Set in a dystopian future where emotions are prohibited, labelled as a disease called SOS, the human race live a solitary existence, working and habituating in clinical environments.
When Silas (Nicholas Hoult) begins developing SOS, he starts having feelings towards fellow worker Nia (Kristen Stewart), who has been hiding her SOS, and the two begin a forbidden romance... only to risk being found out, reported, or worse.
The film commits to a cool cinematography throughout, casting blue hues and cold tones with the rare warm light, matched with a melodic yet droning soundtrack, mellow fuzzy transitions; a style that is consistent throughout, paired with a slow pace.
The choice of location was another well matched visual. Set in the heart of Singapore and featuring its contemporary architecture, such as the Henderson Wave, Marina Barrage and Reflections at Keppel Bay; they had their dystopian elements of modernism and clean lines.
Whilst many critique the movie for its slowness, there is merit in the pause of each frame as it holds the gaze of its core characters, captivating each sensuous moment. The journey of the two leads as they discover their emotions and feelings as well as each other gradually builds up and the pace quickly follows, evidence that this is in fact intentional.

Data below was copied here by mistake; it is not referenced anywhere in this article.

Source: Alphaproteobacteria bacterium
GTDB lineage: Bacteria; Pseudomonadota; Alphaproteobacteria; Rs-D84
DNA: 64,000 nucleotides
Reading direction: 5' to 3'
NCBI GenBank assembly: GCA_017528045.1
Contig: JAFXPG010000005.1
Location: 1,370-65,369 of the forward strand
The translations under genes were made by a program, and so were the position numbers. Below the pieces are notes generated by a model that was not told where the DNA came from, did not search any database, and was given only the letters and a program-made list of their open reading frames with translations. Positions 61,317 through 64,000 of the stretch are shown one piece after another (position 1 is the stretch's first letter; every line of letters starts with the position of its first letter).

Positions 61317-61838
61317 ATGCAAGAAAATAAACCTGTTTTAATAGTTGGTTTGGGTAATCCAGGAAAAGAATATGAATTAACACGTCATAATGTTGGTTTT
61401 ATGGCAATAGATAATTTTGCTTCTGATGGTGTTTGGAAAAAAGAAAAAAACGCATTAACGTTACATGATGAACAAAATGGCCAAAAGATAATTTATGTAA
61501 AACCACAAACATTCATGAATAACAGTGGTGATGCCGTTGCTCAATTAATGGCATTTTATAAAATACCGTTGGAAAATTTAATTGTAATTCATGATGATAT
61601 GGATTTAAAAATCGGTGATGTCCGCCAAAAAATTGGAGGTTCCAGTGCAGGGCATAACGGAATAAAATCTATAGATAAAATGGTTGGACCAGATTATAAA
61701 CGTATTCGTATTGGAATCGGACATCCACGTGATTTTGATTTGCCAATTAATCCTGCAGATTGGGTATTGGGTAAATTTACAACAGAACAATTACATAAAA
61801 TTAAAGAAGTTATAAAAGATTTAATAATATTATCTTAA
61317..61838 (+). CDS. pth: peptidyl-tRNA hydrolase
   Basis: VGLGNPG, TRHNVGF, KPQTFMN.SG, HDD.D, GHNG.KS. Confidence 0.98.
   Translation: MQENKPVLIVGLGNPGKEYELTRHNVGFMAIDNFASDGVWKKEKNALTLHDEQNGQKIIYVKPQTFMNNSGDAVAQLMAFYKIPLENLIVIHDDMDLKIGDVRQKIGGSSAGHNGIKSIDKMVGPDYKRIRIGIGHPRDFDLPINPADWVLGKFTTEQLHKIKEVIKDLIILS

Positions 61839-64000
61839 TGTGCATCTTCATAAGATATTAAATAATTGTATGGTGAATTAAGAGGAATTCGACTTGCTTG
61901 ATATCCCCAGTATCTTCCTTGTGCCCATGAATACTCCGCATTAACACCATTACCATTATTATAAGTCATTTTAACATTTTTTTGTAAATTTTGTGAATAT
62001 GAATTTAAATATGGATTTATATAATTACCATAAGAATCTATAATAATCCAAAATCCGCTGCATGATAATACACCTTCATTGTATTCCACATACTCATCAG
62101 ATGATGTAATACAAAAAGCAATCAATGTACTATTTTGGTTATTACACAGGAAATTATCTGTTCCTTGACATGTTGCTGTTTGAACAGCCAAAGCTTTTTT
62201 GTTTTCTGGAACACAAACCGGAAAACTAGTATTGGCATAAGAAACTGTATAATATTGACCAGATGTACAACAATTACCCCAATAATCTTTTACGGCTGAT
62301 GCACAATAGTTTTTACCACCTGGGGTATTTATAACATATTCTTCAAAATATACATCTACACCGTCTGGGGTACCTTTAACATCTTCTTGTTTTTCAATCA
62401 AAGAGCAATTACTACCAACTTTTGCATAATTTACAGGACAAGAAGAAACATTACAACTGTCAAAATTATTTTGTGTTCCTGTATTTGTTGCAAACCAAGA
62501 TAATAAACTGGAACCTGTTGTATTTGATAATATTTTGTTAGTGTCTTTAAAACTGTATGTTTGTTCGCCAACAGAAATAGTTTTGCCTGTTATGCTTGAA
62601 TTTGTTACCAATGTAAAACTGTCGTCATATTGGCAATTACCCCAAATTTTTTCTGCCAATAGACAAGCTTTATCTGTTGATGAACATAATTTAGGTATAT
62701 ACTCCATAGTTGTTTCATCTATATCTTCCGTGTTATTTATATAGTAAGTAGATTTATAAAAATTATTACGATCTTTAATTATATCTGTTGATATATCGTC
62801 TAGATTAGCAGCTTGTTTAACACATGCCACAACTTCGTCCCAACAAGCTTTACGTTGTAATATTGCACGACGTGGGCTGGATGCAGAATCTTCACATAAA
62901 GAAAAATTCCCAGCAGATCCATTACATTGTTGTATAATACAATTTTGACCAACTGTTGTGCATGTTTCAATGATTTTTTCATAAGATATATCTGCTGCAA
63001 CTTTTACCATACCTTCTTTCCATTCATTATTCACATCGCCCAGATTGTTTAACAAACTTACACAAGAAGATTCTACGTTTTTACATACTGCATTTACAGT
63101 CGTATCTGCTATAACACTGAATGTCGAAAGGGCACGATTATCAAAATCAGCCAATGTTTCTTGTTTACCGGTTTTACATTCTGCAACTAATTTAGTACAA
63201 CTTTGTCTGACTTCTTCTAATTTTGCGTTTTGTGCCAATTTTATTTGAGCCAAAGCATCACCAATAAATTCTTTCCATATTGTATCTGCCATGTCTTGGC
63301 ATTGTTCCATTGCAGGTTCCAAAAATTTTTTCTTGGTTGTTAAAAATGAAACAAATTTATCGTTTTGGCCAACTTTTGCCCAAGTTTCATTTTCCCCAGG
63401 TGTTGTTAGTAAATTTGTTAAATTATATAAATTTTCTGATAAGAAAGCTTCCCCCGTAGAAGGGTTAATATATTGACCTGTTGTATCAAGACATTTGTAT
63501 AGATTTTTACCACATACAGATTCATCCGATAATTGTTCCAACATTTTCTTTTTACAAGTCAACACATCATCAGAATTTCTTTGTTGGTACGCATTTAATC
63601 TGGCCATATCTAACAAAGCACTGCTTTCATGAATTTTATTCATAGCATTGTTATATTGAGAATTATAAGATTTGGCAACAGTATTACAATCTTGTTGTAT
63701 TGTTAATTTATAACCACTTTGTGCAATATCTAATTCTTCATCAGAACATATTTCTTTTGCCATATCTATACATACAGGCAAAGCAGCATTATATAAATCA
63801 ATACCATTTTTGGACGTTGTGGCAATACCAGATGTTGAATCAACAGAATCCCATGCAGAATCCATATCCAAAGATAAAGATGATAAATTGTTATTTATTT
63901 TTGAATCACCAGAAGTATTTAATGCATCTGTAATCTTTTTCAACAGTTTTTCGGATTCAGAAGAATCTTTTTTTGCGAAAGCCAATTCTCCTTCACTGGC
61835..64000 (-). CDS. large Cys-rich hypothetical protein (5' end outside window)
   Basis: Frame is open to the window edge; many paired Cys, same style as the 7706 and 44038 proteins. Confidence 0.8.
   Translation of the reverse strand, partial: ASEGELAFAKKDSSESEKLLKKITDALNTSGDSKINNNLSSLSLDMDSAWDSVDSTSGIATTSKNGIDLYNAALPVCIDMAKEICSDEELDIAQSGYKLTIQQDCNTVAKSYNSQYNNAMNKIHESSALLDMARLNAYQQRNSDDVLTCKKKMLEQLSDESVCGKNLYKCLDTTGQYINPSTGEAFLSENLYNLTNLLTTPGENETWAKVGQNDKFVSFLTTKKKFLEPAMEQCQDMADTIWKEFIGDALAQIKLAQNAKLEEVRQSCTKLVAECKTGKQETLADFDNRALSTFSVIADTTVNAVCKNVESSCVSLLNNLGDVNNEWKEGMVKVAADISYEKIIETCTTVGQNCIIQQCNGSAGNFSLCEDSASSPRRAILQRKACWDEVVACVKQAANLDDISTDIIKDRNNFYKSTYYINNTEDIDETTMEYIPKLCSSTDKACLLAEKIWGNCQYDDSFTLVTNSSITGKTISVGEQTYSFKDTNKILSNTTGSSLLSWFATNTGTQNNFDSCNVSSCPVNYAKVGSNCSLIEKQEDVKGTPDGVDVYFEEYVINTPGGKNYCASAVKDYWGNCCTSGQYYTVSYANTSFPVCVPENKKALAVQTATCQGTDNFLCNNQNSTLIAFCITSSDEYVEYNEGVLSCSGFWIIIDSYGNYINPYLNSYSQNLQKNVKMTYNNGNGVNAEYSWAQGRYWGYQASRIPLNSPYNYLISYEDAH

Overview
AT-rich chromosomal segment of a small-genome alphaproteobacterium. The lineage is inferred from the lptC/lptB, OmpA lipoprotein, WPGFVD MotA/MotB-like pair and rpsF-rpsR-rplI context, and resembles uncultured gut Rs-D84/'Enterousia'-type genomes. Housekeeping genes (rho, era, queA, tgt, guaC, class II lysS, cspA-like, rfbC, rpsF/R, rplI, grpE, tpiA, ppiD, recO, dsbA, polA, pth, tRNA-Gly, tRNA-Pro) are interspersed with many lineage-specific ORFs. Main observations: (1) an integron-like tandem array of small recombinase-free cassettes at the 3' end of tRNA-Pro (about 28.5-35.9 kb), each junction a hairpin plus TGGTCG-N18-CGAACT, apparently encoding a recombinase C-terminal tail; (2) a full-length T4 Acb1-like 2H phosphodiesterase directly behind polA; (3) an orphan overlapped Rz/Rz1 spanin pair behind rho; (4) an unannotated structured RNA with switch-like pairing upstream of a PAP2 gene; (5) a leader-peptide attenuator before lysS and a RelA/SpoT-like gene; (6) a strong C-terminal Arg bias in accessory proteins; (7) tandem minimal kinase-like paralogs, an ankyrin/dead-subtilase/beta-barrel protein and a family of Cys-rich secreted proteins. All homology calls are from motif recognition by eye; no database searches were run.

Unfortunately, what happens at the climax and resolve is just too predictable, rendering the long wait slightly disappointing. Nonetheless, the last fifteen minutes was tense, tragic and beautiful all at the same time.
Kristen Stewart- Nia
Nicholas Hoult- Silas
Also stars Guy Pearce and Jacki Weaver.
Whilst panned for its slowness and predictability, Equals tells a tragic and moving love story set in a dystopian future with beautiful cinematography and soundtrack.
Despite its predictable resolve, the journey is gripping, held together by its two well cast leads. I personally rather enjoyed this mellow affair, but it's not for those with a short attention span.